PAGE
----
Coils of Apep

The VISIR instrument on ESO’s VLT captured this stunning image of a newly-discovered massive binary star system. Nicknamed Apep after an ancient Egyptian deity, it could be the first gamma-ray burst progenitor to be found in our galaxy.

Apep’s stellar winds have created the dust cloud surrounding the system, which consists of a binary star with a fainter companion. With 2 Wolf-Rayet stars orbiting each other in the binary, the serpentine swirls surrounding Apep are formed by the collision of two sets of powerful stellar winds, which create the spectacular dust plumes seen in the image.

The reddish pinwheel in this image is data from the VISIR instrument on ESO’s Very Large Telescope (VLT), and shows the spectacular plumes of dust surrounding Apep. The blue sources at the centre of the image are a triple star system — which consists of a binary star system and a companion single star bound together by gravity. Though only two star-like objects are visible in the image, the lower source is in fact an unresolved binary Wolf-Rayet star. The triple star system was captured by the NACOadaptive optics instrument on the VLT.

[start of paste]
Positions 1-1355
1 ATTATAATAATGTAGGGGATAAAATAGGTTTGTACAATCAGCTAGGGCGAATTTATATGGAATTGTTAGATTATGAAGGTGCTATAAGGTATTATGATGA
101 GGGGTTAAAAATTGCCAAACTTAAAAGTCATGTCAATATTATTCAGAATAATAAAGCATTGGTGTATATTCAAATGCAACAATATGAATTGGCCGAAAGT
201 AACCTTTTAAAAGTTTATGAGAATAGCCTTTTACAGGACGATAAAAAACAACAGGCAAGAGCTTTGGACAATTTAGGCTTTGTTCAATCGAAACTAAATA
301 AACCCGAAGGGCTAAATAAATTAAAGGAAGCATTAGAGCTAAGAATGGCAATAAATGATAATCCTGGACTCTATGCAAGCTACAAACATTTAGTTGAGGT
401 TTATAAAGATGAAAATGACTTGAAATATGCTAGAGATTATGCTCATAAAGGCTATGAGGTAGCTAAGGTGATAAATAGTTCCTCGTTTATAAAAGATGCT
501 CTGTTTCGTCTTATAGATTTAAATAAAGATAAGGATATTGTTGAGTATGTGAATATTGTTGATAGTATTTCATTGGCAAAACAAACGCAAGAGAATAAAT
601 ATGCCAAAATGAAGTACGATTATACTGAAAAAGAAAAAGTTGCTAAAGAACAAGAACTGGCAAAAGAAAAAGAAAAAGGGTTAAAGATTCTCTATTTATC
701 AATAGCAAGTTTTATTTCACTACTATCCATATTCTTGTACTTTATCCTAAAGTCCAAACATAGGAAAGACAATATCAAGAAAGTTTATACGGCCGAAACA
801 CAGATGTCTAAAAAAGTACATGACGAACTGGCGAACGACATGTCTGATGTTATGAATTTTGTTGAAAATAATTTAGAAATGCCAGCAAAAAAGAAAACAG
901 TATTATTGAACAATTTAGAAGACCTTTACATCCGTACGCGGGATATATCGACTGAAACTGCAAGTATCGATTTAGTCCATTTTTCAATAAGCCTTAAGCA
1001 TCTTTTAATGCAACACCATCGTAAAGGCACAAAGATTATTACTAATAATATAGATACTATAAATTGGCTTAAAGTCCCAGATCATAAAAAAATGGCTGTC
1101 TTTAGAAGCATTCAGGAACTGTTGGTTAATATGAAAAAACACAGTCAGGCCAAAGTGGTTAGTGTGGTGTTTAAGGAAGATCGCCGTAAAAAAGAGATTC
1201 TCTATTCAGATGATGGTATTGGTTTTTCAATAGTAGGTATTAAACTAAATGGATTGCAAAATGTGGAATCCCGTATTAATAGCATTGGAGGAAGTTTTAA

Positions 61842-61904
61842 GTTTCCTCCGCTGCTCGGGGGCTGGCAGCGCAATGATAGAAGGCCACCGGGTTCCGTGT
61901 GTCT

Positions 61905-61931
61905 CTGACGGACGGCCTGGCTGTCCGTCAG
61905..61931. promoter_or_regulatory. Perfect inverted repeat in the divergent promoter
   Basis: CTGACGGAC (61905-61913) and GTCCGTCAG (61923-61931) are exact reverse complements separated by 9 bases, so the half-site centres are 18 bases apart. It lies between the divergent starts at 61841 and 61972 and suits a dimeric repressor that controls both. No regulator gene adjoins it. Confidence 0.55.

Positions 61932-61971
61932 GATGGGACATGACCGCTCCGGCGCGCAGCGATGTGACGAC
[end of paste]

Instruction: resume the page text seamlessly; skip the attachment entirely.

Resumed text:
Credit:

ESO/Callingham et al.

About the Image

Id:eso1838a
Type:Observation
Release date:19 November 2018, 17:00
Related releases:eso1838
Size:1440 x 1440 px

About the Object

Name:Apep
Type:Milky Way : Star : Grouping : Binary
Constellation:Norma
Category:Stars

Image Formats

Large JPEG
339.8 KB
Screensize JPEG
130.9 KB

Coordinates

Position (RA):16 0 50.48
Position (Dec):-51° 42' 44.94"
Field of view:0.26 x 0.26 arcminutes
Orientation:North is -0.0° left of vertical

Colours & filters

BandWavelengthTelescope
Infrared
IB
2.24 μmVery Large Telescope
NACO
Infrared
ArIII
8.9 μmVery Large Telescope
VISIR

 

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